22 Oct New Ballot Initiative Proposes Prison Overhaul
By Fermin Vasquez
It’s Sunday morning in South Los Angeles. Gilbert Johnson walks to church holding his two-year-old child in his arms and his pregnant wife carries their one-year-old child. They are greeted by smiles and hugs. Then moments later, he walks to the pulpit to deliver a powerful sermon.
“In the eyes of the law, I may still have a criminal record,” he preaches, “but God has already forgiven me. He doesn’t hold who I used to be against me. He loves me. He loves us all.”
Johnson, now a licensed minister, was in and out of county jails for a decade for non-violent offenses and a history of substance abuse violations. He was charged with felonies for simple narcotics possession, multiple marijuana possessions and a DUI.
“I was not a bad kid, I was just making bad decisions,” states Johnson. “What I needed was alcohol and drug treatment, not just to be thrown in jail time after time.”
Johnson’s struggle is not unusual. The U.S. Bureau of Justice Statistics found that in 2004, one out of every six people was in state prison for crimes related to drug addiction. The California Department of Corrections and Rehabilitation also reported that 45 percent of prisoners have recently experienced mental illness. Numbers are higher for substance abuse disorders.
A broad coalition of community organizations, clergy, law enforcement and teachers are hoping that California will do things differently. If Proposition 47, the Safe Neighborhoods and Schools Act, passes this November, California will be the first state in the nation to end felony sentencing for simple drug possession and low-level, non-violent offenses. Karren Lane of Community Coalition in South L.A. is helping to build a groundswell of support to pass Prop 47.
“All I want to do is make my wife happy and my children proud.”
Community Organizer and South L.A. Resident
“This is about fixing a broken system,” Lane says. “We can continue to waste billions by locking people up for petty crimes and non-violent offenses or we can invest in smart and proven crime prevention strategies and drug treatment programs.”
The prison budget in California is now $9 billion. In fact, over the past thirty years, California has built twenty-two new prisons and only one public university. The state spends $62,000 a year to house an inmate in a state prison, but only $9,000 a year on a child in public school.
Former San Diego Chief of Police William Lansdowne says, “Clearly this approach is not working, and it’s costing us precious resources for law enforcement and public safety. I can’t tell you how many officers have expressed the frustration of arresting the same people over and over again for petty crimes, especially when mental illness or drug addiction is a factor.”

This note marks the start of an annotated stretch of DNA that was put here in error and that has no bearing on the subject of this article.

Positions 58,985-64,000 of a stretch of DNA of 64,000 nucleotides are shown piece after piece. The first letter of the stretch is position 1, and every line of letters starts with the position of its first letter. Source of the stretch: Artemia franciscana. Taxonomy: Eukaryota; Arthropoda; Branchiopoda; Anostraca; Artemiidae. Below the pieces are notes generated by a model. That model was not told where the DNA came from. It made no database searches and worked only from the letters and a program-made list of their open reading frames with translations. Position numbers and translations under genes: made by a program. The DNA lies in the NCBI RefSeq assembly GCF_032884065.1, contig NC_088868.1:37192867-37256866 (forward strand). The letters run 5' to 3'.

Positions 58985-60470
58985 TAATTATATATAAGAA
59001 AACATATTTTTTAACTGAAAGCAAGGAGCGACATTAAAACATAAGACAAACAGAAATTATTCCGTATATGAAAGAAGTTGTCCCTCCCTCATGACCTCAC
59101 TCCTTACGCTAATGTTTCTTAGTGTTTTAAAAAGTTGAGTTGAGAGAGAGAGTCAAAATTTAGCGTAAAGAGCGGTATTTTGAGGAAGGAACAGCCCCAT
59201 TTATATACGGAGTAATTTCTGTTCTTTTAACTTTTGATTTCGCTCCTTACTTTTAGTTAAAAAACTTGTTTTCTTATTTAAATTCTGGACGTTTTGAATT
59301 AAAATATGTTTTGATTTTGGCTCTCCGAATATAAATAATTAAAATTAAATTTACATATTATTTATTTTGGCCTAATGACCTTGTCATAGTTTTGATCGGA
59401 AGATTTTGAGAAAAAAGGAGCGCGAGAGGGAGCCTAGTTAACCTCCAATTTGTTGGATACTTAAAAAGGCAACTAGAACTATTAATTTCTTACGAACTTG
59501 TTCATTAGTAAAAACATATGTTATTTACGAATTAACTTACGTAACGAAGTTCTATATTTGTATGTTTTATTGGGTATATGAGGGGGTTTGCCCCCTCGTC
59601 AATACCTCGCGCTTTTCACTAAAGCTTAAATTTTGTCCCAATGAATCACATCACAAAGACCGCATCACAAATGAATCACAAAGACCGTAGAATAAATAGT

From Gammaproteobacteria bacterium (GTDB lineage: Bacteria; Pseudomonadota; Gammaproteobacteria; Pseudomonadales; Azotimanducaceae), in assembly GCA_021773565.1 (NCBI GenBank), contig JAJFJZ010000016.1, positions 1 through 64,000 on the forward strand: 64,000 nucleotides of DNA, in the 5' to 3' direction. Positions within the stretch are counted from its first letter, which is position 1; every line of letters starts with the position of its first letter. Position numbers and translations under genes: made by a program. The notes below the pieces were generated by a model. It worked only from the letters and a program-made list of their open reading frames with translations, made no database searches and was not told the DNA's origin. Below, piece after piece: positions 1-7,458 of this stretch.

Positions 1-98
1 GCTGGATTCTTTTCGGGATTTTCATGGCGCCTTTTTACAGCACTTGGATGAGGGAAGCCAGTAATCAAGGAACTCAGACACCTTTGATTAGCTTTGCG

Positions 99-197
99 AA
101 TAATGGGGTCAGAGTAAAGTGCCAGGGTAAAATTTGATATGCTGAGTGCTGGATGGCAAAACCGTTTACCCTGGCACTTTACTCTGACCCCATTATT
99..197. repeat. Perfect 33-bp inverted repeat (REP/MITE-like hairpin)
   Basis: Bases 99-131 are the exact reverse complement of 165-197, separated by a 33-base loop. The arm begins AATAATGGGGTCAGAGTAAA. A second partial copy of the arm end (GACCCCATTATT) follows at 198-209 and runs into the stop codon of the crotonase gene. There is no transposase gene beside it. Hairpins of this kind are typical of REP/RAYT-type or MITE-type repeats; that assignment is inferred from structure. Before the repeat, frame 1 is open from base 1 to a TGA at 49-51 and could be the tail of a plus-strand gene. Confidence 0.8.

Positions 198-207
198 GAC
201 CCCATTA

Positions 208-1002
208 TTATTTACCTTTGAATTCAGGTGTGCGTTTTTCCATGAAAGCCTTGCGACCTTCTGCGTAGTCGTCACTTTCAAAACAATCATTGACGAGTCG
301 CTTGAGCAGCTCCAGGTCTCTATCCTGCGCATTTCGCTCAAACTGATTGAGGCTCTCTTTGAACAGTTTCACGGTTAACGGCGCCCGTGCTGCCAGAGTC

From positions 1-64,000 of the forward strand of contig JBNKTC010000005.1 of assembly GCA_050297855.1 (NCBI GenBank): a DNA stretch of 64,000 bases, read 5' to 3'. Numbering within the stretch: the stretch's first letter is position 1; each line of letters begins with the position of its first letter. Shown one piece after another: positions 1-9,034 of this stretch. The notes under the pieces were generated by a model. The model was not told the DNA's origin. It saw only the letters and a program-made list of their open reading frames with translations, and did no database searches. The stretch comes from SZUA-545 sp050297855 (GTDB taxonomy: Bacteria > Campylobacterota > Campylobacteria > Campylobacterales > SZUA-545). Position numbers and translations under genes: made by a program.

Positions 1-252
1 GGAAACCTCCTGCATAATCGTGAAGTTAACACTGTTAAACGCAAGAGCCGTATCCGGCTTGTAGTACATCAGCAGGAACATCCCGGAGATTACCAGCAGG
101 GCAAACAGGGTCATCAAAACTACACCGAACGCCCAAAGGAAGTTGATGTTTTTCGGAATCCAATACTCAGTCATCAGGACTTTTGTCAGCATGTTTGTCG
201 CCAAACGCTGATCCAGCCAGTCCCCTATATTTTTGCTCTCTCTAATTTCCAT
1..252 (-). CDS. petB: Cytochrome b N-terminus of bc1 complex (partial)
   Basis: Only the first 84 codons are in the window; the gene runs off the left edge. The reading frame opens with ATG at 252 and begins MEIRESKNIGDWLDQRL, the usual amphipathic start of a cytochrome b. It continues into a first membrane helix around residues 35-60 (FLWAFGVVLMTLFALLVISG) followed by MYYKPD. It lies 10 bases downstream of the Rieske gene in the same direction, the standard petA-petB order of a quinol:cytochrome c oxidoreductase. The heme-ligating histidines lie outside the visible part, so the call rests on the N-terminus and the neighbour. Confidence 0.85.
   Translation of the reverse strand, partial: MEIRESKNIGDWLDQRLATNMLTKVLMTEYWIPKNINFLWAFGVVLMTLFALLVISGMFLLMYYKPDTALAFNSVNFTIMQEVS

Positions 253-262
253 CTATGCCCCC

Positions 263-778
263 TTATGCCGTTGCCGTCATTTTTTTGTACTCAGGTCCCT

A growing body of research suggests that the criminal justice system serves merely as a warehouse, where people come out worse than they went in. According to the U.S. Department of Justice, each year, about 700,000 men and women are released from prison. Within three years, about two-thirds of them are re-arrested.
For California voters, Prop 47 could signify a turning point away from mass incarceration to investments in prevention, treatment and rehabilitation. For thirty-year police veteran Lansdowne, this new approach makes common sense.
“We absolutely must hold people accountable for their actions but what form that accountability takes must be based on what actually stops cycles of crime,” Lansdowne says. “Temporarily incapacitating someone with addiction or mental health problems is just pushing the pause button on the problem, instead of stopping it once and for all. That’s where the Safe Neighborhoods and Schools Act comes in.”
Prop 47 will dedicate 65 percent of its savings to mental health and drug treatment. Additionally, 25 percent of the savings will be shifted into K-12 school programs and another 10 percent to victim services.
“This smart approach is why I’ve joined fellow police veterans, district attorneys, crime victims, teachers, health professionals and many others to urge Californians to vote yes on Prop 47 this November,” states Lansdowne.
For Johnson, who is one of the estimated 5.3 million Americans who are denied the right to vote based on a past felony conviction, the passage of Prop 47 would give him the opportunity to fully reintegrate into society.
He says, “It would be a new beginning. I would no longer be denied a job because of my record. All I want to do is make my wife happy and my children proud.”
Vasquez is a Communications Specialist at Community Coalition.